A billion-dollar project to build cars in southern China may turn out to be one of the country's biggest foreign investment flops.
Panda Motors was the largest wholly foreign-owned enterprise approved in China. The U.S.-based company, with close links to the Korean Unification Church of Rev. Sun Myung Moon, planned to assemble 300,000 cars annually for export.
Now the showpiece project has stalled. It is a loss of face for Chinese officials at the highest level, who approved it, and for Panda executives whose ill-starred venture has highlighted the pitfalls that await novices to the China market.
Panda officials blame the global glut of cars and world recession and are seeking a partner to bail them out.
Industry analysts and Western diplomats in China said the project had also run into a brick wall of Chinese domestic politics since the rise of hard-liners following a crackdown on dissent two years ago and industrial protectionism.
They said Panda tried but failed to beat a system that has thwarted other foreign car makers in China.
"There has been a pause in our plans while we seek a strategic partner," said Panda's Chief Operating Officer Richard Cummins in a recent interview at Panda's 1.15-square-mile site in Guangdong province.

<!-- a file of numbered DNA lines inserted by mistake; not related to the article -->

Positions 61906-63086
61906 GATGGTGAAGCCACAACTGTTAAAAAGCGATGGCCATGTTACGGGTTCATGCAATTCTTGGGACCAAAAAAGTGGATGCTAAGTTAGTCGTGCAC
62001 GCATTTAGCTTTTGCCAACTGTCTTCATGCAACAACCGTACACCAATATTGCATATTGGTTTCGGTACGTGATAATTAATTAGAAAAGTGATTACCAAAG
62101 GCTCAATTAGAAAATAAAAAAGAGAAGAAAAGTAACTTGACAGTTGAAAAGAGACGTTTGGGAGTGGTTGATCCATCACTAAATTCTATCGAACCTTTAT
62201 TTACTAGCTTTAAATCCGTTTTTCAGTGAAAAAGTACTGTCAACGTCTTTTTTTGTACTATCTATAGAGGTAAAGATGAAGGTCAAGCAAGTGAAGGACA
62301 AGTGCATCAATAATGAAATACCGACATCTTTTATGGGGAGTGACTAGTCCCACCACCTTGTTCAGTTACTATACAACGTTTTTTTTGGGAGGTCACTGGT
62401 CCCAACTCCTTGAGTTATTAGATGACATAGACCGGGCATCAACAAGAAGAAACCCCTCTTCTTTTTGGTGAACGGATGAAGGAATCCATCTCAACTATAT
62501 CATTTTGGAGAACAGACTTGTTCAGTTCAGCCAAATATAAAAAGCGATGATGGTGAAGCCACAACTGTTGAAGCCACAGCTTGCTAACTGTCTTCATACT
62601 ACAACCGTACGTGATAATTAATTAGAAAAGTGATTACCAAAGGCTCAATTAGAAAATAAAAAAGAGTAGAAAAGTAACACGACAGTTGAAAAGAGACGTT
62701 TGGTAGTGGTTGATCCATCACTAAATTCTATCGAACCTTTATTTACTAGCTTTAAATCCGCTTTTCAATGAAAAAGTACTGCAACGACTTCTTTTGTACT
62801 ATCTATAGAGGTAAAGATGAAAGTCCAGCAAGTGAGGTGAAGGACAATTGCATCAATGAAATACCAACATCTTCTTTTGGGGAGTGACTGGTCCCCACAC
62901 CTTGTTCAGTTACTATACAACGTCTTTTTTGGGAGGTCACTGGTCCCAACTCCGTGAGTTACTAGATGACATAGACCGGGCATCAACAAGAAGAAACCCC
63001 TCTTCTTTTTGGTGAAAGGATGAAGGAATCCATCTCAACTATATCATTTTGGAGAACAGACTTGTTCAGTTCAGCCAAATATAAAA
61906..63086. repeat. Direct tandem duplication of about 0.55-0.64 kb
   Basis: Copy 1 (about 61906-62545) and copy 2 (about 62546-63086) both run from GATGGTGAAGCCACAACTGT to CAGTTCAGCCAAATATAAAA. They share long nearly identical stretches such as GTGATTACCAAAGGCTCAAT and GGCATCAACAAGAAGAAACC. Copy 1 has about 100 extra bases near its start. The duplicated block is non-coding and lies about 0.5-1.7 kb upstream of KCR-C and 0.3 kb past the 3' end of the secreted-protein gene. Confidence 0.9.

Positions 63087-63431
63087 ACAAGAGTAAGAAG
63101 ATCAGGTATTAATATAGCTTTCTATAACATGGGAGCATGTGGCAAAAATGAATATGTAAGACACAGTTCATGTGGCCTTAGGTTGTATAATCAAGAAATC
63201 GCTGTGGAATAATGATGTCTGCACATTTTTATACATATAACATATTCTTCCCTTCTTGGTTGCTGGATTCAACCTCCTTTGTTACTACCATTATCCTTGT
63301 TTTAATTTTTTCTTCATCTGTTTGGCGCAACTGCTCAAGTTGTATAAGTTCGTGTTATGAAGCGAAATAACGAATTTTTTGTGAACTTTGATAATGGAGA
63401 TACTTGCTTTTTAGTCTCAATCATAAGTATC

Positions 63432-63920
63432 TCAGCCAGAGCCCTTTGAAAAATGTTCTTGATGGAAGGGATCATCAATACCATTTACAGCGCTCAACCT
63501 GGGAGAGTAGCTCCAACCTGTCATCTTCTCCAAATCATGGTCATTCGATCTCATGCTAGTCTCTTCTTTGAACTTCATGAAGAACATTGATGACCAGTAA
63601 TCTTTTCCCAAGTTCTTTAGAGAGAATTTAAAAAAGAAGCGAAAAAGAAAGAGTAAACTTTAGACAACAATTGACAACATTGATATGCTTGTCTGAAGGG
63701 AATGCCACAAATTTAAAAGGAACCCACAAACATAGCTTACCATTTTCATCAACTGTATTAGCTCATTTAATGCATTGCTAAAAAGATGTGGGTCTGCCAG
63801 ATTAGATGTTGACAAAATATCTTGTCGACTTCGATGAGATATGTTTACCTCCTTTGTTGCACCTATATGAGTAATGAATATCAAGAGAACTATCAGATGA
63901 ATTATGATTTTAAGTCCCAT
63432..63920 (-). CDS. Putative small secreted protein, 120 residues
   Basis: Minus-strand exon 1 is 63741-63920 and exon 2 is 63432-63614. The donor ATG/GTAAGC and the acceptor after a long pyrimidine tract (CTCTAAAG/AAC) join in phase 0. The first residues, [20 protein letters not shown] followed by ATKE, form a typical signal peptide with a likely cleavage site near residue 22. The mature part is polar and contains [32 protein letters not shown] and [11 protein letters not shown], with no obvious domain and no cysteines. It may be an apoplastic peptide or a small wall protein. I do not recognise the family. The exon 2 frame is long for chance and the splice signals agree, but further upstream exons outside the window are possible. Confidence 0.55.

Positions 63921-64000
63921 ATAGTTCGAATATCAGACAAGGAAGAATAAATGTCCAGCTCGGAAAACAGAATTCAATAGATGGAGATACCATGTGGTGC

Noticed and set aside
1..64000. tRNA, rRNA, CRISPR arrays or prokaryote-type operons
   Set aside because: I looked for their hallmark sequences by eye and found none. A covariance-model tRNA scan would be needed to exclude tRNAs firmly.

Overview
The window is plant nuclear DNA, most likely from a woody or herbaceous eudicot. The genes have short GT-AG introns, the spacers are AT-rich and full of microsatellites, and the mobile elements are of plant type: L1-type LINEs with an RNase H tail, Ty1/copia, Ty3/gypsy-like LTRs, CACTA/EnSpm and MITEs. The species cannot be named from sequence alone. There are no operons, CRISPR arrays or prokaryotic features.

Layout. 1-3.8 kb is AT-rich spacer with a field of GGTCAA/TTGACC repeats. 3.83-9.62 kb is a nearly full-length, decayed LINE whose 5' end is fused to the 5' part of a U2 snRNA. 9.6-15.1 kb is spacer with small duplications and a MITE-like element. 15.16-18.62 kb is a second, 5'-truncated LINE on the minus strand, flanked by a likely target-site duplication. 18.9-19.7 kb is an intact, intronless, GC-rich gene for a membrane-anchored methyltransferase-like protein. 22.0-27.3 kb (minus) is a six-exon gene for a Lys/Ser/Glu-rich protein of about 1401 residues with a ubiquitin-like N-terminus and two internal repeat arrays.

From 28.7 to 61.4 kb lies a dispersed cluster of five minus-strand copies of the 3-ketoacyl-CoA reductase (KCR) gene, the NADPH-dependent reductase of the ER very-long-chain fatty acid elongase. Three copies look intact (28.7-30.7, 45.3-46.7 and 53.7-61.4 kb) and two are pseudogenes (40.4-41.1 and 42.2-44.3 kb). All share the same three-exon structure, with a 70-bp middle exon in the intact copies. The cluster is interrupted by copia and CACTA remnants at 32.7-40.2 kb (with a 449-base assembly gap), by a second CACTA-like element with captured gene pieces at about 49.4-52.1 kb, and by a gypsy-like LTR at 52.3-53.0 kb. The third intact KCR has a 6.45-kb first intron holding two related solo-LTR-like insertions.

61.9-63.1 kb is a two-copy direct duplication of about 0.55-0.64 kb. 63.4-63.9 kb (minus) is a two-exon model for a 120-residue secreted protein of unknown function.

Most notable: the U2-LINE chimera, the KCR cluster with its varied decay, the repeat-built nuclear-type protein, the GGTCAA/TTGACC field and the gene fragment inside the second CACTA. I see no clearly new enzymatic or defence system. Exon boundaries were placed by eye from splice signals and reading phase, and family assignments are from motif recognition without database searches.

He added that since February there had been no new construction work at the site "to give our new partner freedom to design its own plans."
About $75 million of investment in a car assembly factory, office building and land is lying idle in the paddy fields of Huizhou in China's richest province. No equipment has been installed.
Panda officials decline to discuss the company's links with the Unification Church and whether there are plans to use the project for religious purposes.
An advertisement placed by church founder Moon in the International Herald Tribune newspaper in December, 1989, said he was "helping to create an automobile production city in southern China in order to enhance (China's) export opportunities."
Panda's publicly declared intention was to import car kits and assemble them for export only.
The first car was scheduled to roll off the assembly line late this year and by 1995 projected annual production was 300,000 vehicles. Panda would eventually produce its own car and total investment was projected at $1 billion.
By manufacturing for export, Panda would avoid crippling import taxes on car parts paid by other foreign companies assembling kits for sale in China.
It would escape many of the problems of sourcing parts in China and of government-imposed production ceilings that have blighted the joint-venture operations of Chrysler, Peugeot, Volkswagen and other foreign car firms.
Well-informed industry analysts, however, said they believed Panda had another agenda--to build a low-cost car for a growing army of Chinese motorists.
Without domestic sales, they said, the project could never be profitable.
There was a plan to bypass central controls and enter China through the back door of Guangdong, a freewheeling province ready to cut through red tape to attract big foreign investment.
"Nobody would put that much money into building cars in China unless they thought they could get into the domestic market," said one analyst.